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Violence erodes democracy and rights




The Institute for Justice and Reconciliation condemns the rape and murder of Uyinene Mrwetyana as a deplorable act. In accordance with our values and vision, we hope that the judicial process will be marked by justice and accountability.

South Africa’s levels of rape are considered to be among the highest globally. The constant threat of rape and other forms of violence is an obvious degradation of democracy.

Sexual violence enforces patriarchal control, infringes on people’s dignity, and severely limits people’s freedoms — violations that are contrary to the democratic values South Africa is built on.

Sexual violence has been a continuum throughout our country’s history and into our post-apartheid democracy. Unless we address the high levels of violence, our country cannot enter a state of post-conflict, and we will be trapped in a vicious loop of sexual brutalities.

If we are serious about combatting femicide and sexual and gender-based violence and creating safe(r) spaces for all genders, then we must articulate this specific violence as a national crisis. We must be intentional about how it is we address and combat this violence, and society must collaborate in creating cultures and norms that are intolerant of gendered violence.

We cannot continue to prioritise overtly political injustices over the lives and safety of women and other marginalised gender identities (who are specifically femme-presenting). Unless we commit to holistically tackling violence and discrimination against women in all spheres of society, the democratisation process will be incomplete, and South Africa will be vulnerable to a regress marked by impunity, extreme violence and unrealised human rights.

People recoiled in horror at the recent news of University of Cape Town student Uyinene Mrwetyana’s murder. Collectively, we cried out and raged against a state that relegated our existence to the periphery in favour of more “important” political concerns. We railed against men who continue to exact violence on us while they simultaneously performed to the old, sad tune of “Gents, we need to do better”.

We anxiously checked in with friends and family, and our stomachs twisted if they took longer than five minutes to respond. We formed WhatsApp groups and shared tips and software desperate for any preventative measure that may keep us safe. We flooded stores anxious to get our hands on bottles of pepper spray or weapons for our purses, our cars, and our pockets.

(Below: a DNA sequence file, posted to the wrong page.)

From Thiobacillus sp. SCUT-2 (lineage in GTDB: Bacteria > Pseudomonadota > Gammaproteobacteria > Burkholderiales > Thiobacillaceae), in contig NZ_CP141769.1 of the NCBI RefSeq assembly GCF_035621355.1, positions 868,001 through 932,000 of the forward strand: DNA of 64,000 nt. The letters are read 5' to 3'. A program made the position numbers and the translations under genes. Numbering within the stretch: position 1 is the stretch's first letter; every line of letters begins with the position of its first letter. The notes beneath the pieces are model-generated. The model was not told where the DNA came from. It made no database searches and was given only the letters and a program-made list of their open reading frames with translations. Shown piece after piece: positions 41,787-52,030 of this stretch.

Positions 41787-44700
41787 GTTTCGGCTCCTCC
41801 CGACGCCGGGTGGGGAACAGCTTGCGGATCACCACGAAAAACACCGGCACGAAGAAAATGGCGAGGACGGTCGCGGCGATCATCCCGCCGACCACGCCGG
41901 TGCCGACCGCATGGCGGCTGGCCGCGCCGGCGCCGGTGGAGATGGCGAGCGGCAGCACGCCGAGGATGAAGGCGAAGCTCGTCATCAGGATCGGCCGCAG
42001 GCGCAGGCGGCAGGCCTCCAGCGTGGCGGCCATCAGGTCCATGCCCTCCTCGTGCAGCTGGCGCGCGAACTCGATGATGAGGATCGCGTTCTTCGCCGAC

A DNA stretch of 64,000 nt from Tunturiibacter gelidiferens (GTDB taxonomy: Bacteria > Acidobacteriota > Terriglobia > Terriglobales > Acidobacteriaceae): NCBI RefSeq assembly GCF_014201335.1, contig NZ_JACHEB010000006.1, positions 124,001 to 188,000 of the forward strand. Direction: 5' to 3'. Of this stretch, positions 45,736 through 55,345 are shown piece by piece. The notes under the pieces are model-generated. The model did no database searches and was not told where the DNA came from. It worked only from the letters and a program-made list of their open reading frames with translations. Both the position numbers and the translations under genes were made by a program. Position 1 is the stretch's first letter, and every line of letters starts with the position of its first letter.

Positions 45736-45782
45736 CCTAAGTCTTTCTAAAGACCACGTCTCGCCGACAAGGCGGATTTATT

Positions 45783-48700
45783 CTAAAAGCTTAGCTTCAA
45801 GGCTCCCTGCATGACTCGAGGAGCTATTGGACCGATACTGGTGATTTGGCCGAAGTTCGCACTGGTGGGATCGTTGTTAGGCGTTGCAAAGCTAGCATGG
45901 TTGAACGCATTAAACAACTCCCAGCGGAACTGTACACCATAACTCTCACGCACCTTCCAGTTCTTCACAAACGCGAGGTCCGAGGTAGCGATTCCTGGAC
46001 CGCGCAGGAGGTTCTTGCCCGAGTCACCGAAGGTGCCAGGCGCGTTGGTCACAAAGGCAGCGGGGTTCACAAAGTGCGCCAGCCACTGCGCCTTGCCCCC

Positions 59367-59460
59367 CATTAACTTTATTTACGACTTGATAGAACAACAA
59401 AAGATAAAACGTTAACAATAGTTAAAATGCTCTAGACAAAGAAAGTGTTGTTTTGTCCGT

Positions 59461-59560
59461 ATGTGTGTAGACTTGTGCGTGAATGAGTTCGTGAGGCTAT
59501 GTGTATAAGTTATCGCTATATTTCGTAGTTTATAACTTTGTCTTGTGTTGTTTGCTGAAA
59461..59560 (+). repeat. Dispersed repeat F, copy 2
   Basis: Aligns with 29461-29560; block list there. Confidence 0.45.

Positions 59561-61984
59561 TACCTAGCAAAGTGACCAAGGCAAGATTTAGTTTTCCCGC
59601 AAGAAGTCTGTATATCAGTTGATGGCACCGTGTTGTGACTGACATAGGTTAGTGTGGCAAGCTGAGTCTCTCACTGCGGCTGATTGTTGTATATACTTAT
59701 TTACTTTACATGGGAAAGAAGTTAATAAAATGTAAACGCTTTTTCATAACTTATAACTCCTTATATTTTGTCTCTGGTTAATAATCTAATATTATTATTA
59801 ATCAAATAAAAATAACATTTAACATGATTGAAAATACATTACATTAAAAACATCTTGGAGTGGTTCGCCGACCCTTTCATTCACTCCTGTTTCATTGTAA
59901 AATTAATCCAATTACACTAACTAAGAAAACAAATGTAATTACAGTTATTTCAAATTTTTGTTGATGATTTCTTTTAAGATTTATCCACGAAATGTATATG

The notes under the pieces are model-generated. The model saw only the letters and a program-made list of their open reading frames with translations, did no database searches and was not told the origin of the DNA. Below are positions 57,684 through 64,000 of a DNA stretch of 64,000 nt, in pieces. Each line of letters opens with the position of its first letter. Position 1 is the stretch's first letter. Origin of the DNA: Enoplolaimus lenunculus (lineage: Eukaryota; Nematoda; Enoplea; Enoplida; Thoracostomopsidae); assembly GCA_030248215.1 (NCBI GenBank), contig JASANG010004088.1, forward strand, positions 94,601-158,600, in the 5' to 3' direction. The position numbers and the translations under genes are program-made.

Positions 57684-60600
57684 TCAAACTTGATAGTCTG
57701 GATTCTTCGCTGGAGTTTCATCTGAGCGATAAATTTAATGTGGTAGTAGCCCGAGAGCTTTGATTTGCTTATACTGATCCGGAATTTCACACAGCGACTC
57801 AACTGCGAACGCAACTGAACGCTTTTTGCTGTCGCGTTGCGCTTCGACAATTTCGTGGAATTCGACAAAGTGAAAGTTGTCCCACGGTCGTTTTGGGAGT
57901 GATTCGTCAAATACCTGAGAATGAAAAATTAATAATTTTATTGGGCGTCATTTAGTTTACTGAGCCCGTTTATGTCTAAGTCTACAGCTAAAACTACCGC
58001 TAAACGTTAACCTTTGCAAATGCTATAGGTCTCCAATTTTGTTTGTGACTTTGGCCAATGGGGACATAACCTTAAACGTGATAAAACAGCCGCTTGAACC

South African women know how to form a weapon with their fist and keys. We know that it is more effective to add a little lock to the keychain and swing it around as a sign that we are ready and able to fight back. We know that it is wise to switch our routes to work every few days because a man might be tracking us and readying himself to strike. We know not to venture out at night or where the street lights do not shine. Or when the streets are quiet. We know not to leave our drinks unattended. We know not to go the lavatory alone. And we’re acutely aware that none of the above may save us.

To do all the “right things” may make us feel safer, but it does not make us safe. It does not matter what preventative or avoidance strategies we put into place and adhere to. We are still vulnerable to violence because the society that we inhabit is founded and sustained through hetero-patriarchal violence.

Sexual and gender-based violence is a grim reality women are all too familiar with, and there is a frightening vulnerability that is intimately linked to being a woman in this country. Every woman knows another who has had a distressing experience of a sexual nature at least once in her lifetime. It can take the form of a sexually lewd comment; being groped or otherwise touched without consent; being followed or threatened with violence when not adhering to strict gender norms; or being threatened when we are not palatable or generally pleasing to the patriarchal society that hates us.

Since the creation of our nation-state, women’s bodies have been sites of political and cultural capital; a human terrain of struggle for men in their battle for power, and in their self-centred quest for emancipation from apartheid.

But, men’s role as perpetrators of sexual and gender-based violence is still minimised, and the responsibility of safety is shifted onto women. Still today women are burdened with the responsibility of combatting sexual violence as though we perform these acts on ourselves. The silence — the indifference — of men is deafening.

Danielle Hoffmeester is a project officer with the Sustained Dialogue Programme at the Institute for Justice and Reconciliation in Cape Town

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